By all accounts, Chris Paul is a strong personality, as well. He’s also a point guard, so he’s inherently ball-dominant. Paul, as a lead guard, shot-creator, and a closer, is a tremendous fit with the Sixers. Sure, the relationship with Daryl Morey is real, too. But, I don’t know that that marriage wouldn’t have the same turbulence that the Butler marriage had. The difference is, winning makes everything taste better. And the Sixers did a lot of winning with Jimmy Butler. With Paul’s injury history and age, his game-to-game availability might be a wildcard. If the Sixers aren’t winning, that dynamic between personalities might become strained or untenable.

If you can strike a deal for Chris Paul, you’re probably going to say ‘yes’ at least nine times out of ten. But, I don’t think it’s necessarily the soulmate relationship that Butler seems to have found in Miami. If it doesn’t work out, the Sixers might be on the hook for over $40 million per year until 2022.  

Hey Chuck, good question. It slightly differs from Dylan’s because you’re introducing a new variable in the post-draft odds of that pick being traded, too. Draft picks always carry more trade value before the draft because the receiving team has the liberty of controlling the pick. As I said a few questions ago, I’m at 50/50 on the chance that the Sixers are actually making the pick. I think it seems reasonable to dock that probability by 5 percent for what could happen after the draft takes place. 45/55 is your answer.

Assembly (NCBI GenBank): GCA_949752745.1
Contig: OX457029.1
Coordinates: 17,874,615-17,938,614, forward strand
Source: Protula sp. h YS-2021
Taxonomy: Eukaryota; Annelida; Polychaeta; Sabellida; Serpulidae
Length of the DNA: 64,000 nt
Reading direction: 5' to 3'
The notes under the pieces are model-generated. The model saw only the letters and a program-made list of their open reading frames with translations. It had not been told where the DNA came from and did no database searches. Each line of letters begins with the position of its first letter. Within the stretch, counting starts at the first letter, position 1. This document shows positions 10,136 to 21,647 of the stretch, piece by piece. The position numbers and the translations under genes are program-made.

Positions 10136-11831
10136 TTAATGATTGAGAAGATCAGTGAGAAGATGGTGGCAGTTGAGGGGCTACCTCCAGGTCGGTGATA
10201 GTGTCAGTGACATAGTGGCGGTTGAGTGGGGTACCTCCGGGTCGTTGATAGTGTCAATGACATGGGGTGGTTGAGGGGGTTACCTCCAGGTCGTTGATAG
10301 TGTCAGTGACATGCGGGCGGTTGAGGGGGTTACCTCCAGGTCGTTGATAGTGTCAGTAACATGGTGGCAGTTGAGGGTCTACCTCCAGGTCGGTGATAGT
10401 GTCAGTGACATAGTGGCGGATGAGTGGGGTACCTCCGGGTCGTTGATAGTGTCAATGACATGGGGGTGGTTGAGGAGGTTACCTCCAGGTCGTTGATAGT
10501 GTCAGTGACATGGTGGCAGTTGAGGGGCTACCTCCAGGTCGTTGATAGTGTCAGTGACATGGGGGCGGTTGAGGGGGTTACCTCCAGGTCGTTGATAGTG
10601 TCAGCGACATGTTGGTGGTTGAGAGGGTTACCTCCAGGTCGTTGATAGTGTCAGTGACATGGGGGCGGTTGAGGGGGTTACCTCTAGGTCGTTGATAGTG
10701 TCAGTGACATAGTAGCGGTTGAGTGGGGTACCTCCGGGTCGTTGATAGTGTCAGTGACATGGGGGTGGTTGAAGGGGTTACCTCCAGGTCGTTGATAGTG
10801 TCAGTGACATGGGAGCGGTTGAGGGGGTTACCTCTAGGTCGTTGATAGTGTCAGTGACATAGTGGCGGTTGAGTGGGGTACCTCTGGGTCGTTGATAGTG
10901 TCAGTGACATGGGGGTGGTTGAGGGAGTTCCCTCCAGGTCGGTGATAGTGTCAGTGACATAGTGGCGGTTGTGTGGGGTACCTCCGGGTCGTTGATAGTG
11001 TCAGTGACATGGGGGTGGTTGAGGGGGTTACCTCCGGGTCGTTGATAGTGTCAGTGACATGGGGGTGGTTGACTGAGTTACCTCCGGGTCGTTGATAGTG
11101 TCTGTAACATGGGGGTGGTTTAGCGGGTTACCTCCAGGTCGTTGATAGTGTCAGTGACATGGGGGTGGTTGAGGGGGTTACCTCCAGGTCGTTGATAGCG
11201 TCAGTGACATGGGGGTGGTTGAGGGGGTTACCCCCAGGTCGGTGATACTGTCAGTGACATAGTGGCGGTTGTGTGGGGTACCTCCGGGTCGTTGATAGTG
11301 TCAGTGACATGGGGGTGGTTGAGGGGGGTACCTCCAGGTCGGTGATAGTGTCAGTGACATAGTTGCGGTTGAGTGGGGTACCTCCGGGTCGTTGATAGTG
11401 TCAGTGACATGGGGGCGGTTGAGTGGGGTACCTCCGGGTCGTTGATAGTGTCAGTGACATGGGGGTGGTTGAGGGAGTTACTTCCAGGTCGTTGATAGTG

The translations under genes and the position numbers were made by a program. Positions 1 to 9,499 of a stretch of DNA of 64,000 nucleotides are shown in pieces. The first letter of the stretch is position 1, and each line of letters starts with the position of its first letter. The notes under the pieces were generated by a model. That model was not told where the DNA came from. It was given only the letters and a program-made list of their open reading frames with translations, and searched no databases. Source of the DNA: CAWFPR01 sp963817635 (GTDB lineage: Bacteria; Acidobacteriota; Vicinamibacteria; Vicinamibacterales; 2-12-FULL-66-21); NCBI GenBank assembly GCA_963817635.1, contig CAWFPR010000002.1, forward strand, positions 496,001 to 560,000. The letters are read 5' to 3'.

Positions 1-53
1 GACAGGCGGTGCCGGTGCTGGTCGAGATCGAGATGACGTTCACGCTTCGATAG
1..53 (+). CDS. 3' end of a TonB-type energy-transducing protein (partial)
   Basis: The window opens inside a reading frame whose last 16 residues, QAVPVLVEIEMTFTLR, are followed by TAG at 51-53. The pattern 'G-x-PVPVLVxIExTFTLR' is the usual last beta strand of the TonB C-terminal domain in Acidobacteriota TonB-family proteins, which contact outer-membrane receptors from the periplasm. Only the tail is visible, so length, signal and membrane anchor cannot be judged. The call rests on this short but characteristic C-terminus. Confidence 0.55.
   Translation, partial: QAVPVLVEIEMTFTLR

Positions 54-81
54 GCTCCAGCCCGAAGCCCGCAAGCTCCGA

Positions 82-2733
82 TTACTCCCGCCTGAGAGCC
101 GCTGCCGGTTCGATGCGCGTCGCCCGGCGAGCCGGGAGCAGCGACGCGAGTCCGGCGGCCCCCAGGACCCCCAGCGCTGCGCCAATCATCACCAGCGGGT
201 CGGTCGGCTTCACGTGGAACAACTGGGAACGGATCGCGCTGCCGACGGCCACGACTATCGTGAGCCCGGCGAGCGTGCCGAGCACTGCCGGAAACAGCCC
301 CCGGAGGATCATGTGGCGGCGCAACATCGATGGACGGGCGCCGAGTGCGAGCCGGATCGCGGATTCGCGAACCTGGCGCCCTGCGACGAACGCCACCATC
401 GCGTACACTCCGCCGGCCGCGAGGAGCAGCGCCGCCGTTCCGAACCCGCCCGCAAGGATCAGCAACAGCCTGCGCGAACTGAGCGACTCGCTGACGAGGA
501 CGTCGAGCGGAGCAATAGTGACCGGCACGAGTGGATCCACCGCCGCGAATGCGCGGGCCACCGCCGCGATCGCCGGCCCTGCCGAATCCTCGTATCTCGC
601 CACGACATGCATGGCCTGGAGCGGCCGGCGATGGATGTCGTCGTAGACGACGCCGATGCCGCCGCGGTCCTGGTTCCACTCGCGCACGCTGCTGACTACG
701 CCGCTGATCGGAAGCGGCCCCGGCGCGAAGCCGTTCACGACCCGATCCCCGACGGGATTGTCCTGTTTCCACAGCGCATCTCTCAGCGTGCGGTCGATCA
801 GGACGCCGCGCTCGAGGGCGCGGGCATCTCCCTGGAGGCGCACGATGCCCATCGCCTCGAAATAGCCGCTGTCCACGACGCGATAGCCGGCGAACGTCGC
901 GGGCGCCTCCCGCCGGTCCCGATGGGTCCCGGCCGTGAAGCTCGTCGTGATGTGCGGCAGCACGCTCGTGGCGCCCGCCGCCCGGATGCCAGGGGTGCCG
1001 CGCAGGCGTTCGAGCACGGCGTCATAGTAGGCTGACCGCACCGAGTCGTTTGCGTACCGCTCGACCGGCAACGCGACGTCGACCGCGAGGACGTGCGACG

Questions From The DMs

I did have one direct message, courtesy of an old friend.

@SterrTy: Everyone is preaching how great of a hire Daryl Morey is. Analytical mind non withstanding, what makes Morey a great hire for the Sixers?

This is an excellent question, and one that I think fans have overlooked. If the only variable people want to look at is the binary “has he won a championship?”, then they will fall into an unforgiving, short-sighted trap. Morey has shown that he is not afraid to zig when others zag. He’s shown a willingness to be bold and aggressive in trading for stars. Above all else, he is creative in finding ways to build rosters that maximize his star players.

Many media and fans scoffed at the Rockets going all in on small ball when they traded Clint Capela as part of the deal to acquire Robert Covington. Morey didn’t care what people thought; he was concerned with finding the best way to maximize James Harden and Russell Westbrook. James Harden was James Harden, but Russell Westbrook played some of the best basketball of his career after the trade deadline. Houston’s defense also proved legitimate in the bubble, as their wing-filled roster swarmed passing lanes and created turnovers. Who knows what the Rockets could’ve done in the playoffs had Westbrook been healthy. Morey is a great hire for any franchise because he is bold, creative, and aggressive. He’s a great hire for the Sixers because, in conjunction with all of those traits, he brings credibility to a front office that so badly lacked it previously.